(1) "controlling a data output of [the] client system . . . by diverting a commonly used data pathway of [the] media player application to a controlled data pathway" (Claim 1);
(2) monitoring the controlled data pathway (Claims 1, 10 and 19);
(3) "managing an output path of [the] client system . . . by diverting a commonly used data pathway of [the] media player application to a controlled data pathway" (Claim 10); and
(4) "stop[ping] or disrupt[ing] the playing of [the] media content at [the] controlled data pathway when said playing of said media file content is outside of [the] usage restriction applicable to said media file" (Claims 10 and 19).
Because the structure for computer-implemented functional claims must be supported by a specific algorithm, and the specification here failed to describe "an algorithm whose terms are defined and understandable," the District Court determined that the "compliance mechanism" term is indefinite for lack of written description support.
Is "compliance mechanism" a means-plus-function claim term?
On its face, the claim term "compliance mechanism" does not seem like it would invoke § 112, ¶ 6, since the claim lacks the traditional "means for . . ." claim language.
For claim terms that use "means for . . ." language, it is presumed that § 112, ¶ 6 applies, and the opposite is true as well -- for claim terms lacking the word "means for . . .", it is presumed that § 112, ¶ 6 does not apply. However, the presumption that § 112, ¶ 6 does not apply can be overcome if a party can "demonstrate that the claim term fails to 'recite sufficiently definite structure' or else recites 'function without reciting sufficient structure for performing that function.'"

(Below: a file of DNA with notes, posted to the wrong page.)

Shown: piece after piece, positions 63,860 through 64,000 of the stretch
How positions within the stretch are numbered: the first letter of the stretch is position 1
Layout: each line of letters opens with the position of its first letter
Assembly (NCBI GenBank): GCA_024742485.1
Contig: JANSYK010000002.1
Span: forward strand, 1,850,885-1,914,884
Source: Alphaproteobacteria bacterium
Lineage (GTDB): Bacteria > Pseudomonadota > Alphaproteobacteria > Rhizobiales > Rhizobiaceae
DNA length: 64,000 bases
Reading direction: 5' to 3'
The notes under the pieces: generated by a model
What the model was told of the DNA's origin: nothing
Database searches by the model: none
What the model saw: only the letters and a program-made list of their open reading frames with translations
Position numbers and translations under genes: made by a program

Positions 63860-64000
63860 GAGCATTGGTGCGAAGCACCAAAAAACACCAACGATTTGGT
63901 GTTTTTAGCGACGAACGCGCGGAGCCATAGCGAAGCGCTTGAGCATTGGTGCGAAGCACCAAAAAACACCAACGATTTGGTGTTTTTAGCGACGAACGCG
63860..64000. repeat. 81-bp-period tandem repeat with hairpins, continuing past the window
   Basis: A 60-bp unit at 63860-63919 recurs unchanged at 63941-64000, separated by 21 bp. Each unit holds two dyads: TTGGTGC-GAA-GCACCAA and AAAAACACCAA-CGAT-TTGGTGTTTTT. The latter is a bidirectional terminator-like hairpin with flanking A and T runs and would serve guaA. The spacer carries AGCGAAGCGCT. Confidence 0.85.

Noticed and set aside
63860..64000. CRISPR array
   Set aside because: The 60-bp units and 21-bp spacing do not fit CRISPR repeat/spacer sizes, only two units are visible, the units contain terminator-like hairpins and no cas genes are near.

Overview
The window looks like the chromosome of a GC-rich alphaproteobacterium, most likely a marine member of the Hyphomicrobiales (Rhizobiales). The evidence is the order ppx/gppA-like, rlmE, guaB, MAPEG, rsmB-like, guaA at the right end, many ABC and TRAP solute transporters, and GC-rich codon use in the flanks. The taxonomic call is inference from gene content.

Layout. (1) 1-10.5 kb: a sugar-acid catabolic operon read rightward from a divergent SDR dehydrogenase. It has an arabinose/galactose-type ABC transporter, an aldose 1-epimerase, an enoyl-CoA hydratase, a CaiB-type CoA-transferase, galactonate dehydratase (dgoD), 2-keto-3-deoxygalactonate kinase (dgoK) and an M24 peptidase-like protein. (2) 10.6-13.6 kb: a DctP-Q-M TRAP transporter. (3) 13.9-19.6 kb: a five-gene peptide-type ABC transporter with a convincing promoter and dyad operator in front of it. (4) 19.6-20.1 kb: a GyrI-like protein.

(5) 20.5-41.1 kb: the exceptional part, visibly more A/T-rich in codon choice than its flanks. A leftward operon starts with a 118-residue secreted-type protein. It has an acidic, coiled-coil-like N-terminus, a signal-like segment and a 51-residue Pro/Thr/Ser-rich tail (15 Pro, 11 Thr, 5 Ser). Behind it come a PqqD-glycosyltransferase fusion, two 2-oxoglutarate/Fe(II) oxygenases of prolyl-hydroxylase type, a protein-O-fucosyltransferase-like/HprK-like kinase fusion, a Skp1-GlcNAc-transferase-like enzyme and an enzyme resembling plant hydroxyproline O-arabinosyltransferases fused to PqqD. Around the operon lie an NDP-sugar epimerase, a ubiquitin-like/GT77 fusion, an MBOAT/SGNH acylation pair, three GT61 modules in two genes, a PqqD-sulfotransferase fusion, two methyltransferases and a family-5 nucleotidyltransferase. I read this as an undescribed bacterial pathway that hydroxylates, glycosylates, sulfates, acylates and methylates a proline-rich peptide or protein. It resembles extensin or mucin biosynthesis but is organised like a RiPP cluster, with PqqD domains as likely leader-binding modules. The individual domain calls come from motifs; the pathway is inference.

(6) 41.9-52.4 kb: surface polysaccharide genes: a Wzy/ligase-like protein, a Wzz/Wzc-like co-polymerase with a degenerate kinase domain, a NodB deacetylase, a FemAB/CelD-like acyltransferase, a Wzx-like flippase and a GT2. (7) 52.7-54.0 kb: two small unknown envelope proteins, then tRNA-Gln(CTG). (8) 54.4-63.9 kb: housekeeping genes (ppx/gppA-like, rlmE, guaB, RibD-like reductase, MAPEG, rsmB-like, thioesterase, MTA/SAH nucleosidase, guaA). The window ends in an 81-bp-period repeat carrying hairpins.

MPEP § 2181 describes a general three prong analysis to determine if § 112, ¶ 6 is invoked:
1. Does the claim use magic phrase "means for" or "steps for"?
2. Is the "means for" modified by functional language? and
3. Does the phrase "means for" lack any modification by structure, material or acts for achieving the specified function?
Here, even though the magic "means for . . ." terms were not used, the Federal Circuit found that the claims do not use the term "compliance mechanism" as a substitute for an electrical circuit, or anything else that might connote a definite structure. Rather, the claims simply state that the "compliance mechanism" can perform various functions. Therefore, the phrase "compliance mechanism" lacks any modification by structure, and was instead, used for pure functional claiming.
Consequently, the claim term was interpreted as a means-plus-function claim term, and then held indefinite by the Federal Circuit because nowhere does the specification define "compliance mechanism" in specific structural terms. The Federal Circuit found that description alone of how the "compliance mechanism" is connected to and interacts with the other components of the system, what processes the "compliance mechanism" performs, and what structural subcomponents might comprise the "compliance mechanism" is insufficient to avoid the application of § 112, ¶ 6. Input and output "mechanisms" will not provide the necessary written description support for the component itself.